CES2017 and the Future of RSM
This Post Originally Appeared on CEPro.com on January 11, 2017
When remote systems management (RSM) integrates with off-the-shelf, consumer-oriented smart home devices, integrators win.
Right now thousands of smart home enthusiasts and manufacturers are unpacking their bags, returning from Las Vegas after CES 2017.
Many integrators routinely skip this trade show due to its consumer, rather than professional, focus. However, the CEDIA channel continues on its collision course with consumer technology and the IT world and it’s important that we pay attention to CES.
Some of our own are already doing this, specifically remote systems management (RSM) providers like Ihiji and Domotz. While it may not be immediately obvious, the presence of these companies at CES is vital to the future of the home technology industry.
Connected Home Comes Off-the-Shelf
Connected home products definitely played a prominent role in this year’s show. The majority of these products are point solutions marketed directly at the end user.
However, as evidenced by the recently polished Ring, Nest, Sonos, and Alexa integrations with major control manufacturers, these devices will increasingly make their way into professionally deployed systems.
After years of maintaining total control over the product selection in the professionally installed connected home, integrators are now subject to the ever-changing landscape of consumer-oriented products available off-the-shelf.
While most of us seem to have accepted this condition as the new normal, very few of us seem prepared to thrive in this evolving market.
So the question becomes, how can integrators adapt their businesses to manage and — dare I say — profit from these new products?
Remote Management Bridges the Gap
Remote system management (RSM) providers hold the key to unlocking this tricky question. By providing a unified dashboard with data from disparate smart home products and manufacturers, RSM platforms vastly reduce the amount of time it takes to troubleshoot issues when they arise.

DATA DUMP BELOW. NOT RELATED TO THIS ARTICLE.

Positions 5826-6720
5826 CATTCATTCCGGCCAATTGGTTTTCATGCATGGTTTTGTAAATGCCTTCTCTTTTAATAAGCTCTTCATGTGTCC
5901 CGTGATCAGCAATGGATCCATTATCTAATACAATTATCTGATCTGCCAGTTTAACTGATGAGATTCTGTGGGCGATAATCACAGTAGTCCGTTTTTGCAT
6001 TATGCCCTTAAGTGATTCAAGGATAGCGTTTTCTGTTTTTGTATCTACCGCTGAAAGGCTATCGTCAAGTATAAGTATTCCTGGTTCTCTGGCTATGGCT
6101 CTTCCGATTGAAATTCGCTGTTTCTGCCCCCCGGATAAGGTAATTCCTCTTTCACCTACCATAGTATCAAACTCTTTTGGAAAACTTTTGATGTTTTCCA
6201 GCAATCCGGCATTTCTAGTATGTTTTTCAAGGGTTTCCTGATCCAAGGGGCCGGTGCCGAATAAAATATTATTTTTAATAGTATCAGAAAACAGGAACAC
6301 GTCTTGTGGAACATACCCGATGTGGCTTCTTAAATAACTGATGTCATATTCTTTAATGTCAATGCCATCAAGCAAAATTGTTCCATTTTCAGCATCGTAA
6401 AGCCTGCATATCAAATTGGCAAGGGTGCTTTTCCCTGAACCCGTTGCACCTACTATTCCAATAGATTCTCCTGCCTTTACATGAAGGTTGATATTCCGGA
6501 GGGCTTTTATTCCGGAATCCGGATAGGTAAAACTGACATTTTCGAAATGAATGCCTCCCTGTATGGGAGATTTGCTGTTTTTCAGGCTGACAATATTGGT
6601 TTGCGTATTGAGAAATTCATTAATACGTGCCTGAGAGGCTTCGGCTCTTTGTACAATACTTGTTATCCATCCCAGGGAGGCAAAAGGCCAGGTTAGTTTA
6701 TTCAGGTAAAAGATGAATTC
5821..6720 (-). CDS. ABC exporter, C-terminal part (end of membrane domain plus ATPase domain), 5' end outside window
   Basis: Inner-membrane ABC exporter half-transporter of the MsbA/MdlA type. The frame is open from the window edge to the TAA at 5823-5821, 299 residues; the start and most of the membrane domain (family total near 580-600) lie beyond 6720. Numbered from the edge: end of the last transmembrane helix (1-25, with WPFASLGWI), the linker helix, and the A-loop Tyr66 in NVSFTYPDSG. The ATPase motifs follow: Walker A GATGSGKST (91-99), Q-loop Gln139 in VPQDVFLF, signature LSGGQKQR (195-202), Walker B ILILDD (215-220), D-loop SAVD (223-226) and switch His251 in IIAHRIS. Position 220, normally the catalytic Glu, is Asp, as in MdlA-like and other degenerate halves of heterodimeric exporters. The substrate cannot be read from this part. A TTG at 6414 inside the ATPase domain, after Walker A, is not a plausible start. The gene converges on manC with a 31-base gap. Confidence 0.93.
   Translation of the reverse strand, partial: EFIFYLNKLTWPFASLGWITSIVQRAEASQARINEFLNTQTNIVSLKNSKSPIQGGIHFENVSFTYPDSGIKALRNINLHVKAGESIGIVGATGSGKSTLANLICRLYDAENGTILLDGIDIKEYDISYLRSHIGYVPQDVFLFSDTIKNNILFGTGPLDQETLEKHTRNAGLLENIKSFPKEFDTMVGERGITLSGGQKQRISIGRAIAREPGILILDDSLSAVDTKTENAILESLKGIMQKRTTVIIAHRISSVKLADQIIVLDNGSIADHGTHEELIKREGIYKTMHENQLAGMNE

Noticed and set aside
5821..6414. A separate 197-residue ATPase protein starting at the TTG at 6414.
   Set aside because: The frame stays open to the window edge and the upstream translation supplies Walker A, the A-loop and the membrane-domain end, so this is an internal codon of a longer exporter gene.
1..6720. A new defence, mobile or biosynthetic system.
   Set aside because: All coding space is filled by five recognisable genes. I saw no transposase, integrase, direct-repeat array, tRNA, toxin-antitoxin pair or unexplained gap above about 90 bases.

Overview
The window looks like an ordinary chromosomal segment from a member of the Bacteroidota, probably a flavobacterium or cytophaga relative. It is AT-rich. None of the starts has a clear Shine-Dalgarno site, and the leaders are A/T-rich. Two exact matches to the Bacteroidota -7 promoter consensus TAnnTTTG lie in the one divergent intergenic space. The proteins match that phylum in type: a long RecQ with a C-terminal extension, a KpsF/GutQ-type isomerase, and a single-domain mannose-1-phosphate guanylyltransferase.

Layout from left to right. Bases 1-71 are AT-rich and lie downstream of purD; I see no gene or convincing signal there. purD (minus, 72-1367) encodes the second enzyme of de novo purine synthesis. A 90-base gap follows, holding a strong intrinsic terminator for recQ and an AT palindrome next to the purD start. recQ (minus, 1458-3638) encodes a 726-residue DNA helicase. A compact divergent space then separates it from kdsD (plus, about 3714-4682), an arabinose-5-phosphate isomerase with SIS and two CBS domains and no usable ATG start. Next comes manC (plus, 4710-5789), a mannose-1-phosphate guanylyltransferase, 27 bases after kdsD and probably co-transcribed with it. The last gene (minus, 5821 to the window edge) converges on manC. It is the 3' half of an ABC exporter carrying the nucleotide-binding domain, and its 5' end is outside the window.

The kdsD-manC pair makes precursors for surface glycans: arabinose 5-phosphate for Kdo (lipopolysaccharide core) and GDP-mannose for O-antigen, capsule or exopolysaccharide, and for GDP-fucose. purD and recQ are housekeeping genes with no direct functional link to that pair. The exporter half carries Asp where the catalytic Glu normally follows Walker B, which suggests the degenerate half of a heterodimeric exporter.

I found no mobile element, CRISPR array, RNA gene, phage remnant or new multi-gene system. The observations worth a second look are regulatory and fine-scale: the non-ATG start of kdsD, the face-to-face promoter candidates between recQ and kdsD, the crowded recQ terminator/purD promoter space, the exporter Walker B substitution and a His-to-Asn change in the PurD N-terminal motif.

A user of a connected doorbell may experience lag or unreliable connections in their video. Or perhaps a smart thermostat falls offline at seemingly random times. The prevalence of all this technology in the home drives higher demand for quick, free support but also exposes opportunity to provide premium services that build recurring monthly revenue.
RSM tools address both of these concepts by streamlining support (saving you money) and enabling the proactive monitoring of the technology (generating monthly revenue).
But for an RSM tool to unlock the full potential, it will require tight integrations with smart home devices of all kinds. The presence of RSM providers at CES presents a rich opportunity to deepen relationships with key smart home device makers.
These manufacturers may require some convincing to see the value of working with third-party RSM companies. On the surface it might appear that they have a version of RSM built right into their products, since most of these devices are built with the ability to send diagnostic information back to the manufacturer. But this can only provide them with a limited amount of information, indicating, for example, that some sort of network issue is causing their device to malfunction.
Consumers want a quick solution that requires the first person they call to have the necessary information they need at their fingertips. The rich data that RSM platforms provide will help support providers arrive at these solutions in the most efficient way possible.
The plethora of smart home devices unveiled at CES will make their way into professionally deployed smart homes whether we like it or not. By strengthening relationships with these devices makers, RSM providers can supply integrators with better tools to keep support costs down and enable the monetization of proactive monitoring services.